SA Rugby’s negotiations with PRO Rugby is the first step to securing its long-term financial future with a move to the northern hemisphere, writes DYLAN JACK.
On Tuesday, one of the worst-kept secrets in South African rugby was officially confirmed when it was revealed the existing Super Rugby franchises are in line to make the transition into an expanded PRO Rugby competition.
The decision was taken by the 13 voting member unions of the South African Rugby Union at a special general meeting to determine international participation and competition formats in a Covid-19-impacted rugby environment.
The four teams voted to potentially transition were the existing Vodacom Super Rugby franchises – the Vodacom Bulls, Lions, Sharks and Stormers.
Understandably, Cheetahs fans and stakeholders have been burnt by the decision especially as this is not the first time the Free State franchise has had to make way for the Super Rugby teams.
However, when one looks at the bigger picture where SA Rugby needs to secure South African rugby’s long-term financial future, one can understand why the decision was made.
It was just a couple of weeks ago that the Southern Kings were placed in their second liquidation in only seven years. This came after the third instance where the Kings franchise failed to honour its contractual obligation to pay players and staff members.
Subsequently, 58 people from the Kings – 36 players and 22 staff – were left without a job just days before payday.
In July – just three months after South Africa went into the Covid-19-enforced lockdown – the Valke also filed for liquidation, leaving their own players and staff in a difficult situation.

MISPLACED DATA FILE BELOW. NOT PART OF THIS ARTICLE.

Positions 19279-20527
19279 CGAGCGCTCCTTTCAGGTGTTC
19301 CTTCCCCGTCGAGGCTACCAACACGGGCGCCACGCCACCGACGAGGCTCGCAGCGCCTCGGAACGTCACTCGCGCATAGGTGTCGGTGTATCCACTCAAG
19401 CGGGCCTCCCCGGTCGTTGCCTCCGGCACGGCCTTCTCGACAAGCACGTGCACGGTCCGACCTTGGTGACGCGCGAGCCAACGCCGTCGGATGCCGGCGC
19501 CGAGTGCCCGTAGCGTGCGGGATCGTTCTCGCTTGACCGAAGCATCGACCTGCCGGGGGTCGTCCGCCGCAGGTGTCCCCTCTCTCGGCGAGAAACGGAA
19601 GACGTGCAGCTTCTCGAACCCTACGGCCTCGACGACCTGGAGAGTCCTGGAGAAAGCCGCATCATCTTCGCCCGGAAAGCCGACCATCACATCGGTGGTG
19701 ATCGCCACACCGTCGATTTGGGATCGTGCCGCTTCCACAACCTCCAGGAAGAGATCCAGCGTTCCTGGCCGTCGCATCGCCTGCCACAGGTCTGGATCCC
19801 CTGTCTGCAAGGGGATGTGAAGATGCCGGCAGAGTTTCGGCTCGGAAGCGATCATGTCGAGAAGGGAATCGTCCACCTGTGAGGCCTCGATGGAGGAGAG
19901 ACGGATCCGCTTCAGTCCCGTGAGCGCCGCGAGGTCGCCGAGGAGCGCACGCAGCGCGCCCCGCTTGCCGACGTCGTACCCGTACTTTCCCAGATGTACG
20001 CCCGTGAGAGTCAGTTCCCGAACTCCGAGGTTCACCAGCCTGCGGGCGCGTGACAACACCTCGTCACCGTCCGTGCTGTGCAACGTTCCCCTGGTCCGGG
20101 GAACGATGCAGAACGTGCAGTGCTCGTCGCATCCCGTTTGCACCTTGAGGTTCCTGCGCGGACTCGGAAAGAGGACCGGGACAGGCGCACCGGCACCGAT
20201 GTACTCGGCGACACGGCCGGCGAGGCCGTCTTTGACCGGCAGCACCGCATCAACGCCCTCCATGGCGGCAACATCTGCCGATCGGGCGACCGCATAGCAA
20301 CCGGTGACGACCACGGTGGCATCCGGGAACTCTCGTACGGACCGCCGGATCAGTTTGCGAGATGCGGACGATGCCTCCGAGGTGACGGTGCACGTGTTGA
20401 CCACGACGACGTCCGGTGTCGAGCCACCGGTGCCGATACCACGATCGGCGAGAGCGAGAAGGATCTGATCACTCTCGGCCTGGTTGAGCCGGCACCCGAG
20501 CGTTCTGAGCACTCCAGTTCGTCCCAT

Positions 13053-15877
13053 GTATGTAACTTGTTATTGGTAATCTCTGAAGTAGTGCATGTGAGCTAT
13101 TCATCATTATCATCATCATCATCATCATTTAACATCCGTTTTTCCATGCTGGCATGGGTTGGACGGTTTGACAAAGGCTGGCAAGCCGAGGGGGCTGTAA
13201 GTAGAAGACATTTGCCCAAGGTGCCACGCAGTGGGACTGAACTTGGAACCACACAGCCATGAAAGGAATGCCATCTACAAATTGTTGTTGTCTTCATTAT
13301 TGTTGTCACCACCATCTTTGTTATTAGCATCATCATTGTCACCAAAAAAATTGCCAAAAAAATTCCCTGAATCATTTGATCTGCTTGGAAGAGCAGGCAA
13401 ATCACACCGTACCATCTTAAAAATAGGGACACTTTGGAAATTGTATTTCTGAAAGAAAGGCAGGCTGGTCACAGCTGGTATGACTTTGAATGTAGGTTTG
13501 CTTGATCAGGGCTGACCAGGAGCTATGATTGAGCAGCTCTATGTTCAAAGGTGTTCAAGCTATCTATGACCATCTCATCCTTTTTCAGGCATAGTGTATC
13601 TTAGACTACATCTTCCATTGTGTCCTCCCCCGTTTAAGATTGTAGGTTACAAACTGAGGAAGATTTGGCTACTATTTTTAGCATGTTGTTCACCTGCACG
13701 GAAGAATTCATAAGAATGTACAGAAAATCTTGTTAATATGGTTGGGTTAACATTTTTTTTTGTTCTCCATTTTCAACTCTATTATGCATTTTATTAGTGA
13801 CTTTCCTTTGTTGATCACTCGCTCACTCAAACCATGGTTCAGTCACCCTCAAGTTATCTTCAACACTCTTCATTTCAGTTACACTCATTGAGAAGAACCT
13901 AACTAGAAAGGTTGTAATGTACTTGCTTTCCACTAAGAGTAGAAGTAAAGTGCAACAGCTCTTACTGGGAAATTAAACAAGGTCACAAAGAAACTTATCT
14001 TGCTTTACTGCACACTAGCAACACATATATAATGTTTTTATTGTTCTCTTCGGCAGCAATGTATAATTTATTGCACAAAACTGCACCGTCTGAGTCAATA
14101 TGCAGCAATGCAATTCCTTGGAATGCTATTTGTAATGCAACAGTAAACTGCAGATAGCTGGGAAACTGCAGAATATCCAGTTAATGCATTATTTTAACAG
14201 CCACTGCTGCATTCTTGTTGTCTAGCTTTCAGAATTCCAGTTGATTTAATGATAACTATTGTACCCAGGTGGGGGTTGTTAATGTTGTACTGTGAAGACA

This is the reality of the era SA Rugby is currently facing. Voluntary liquidations have become such a norm in South African rugby that people forget about the human impact of such a move.
If we are being honest, the writing has been on the wall for both Super Rugby and the Currie Cup in its current format for some time. Both competitions have become rather stale through their constant format changes and simply don’t pull in the spectator interest that they used to.
PRO Rugby in May announced that it had received an investment from CVC Capital Partners to the tune of €140 million. CVC Capital has previously invested in sport through Formula 1, Premiership Rugby in England and MotoGP.
While the South African franchises did not get a share of the investment, it is clear why SA Rugby would want to get involved in northern-hemisphere rugby if these are the numbers mentioned.
The potential move to PRO Rugby could be just the first step in ensuring the survival of the South African rugby franchises. The next step would be to get the South African teams into Europe through either the Champions or Challenge Cup and then to get more regular Test matches against the Six Nations.
As SA Rugby director of rugby Rassie Erasmus outlined in a media conference, there are also on-field benefits to such a move. Travelling will be far easier for players and coaches, which will make planning for the next game much easier.
Concerns over not playing against New Zealand teams are legitimate, especially given the level we saw in Super Rugby Aotearoa, but the competence levels of the Irish and Scottish clubs, in particular, should not be underestimated. The likes of Leinster, Munster, Ulster, Connacht, Edinburgh and the Glasgow Warriors are full of top players, many of them Test-rugby players, who will certainly present the South African teams with a different challenge.
This is not to say that SA Rugby should abandon ship on Sanzaar, and it is good to hear that the Springboks could continue playing against the All Blacks regularly through the Rugby Championship.
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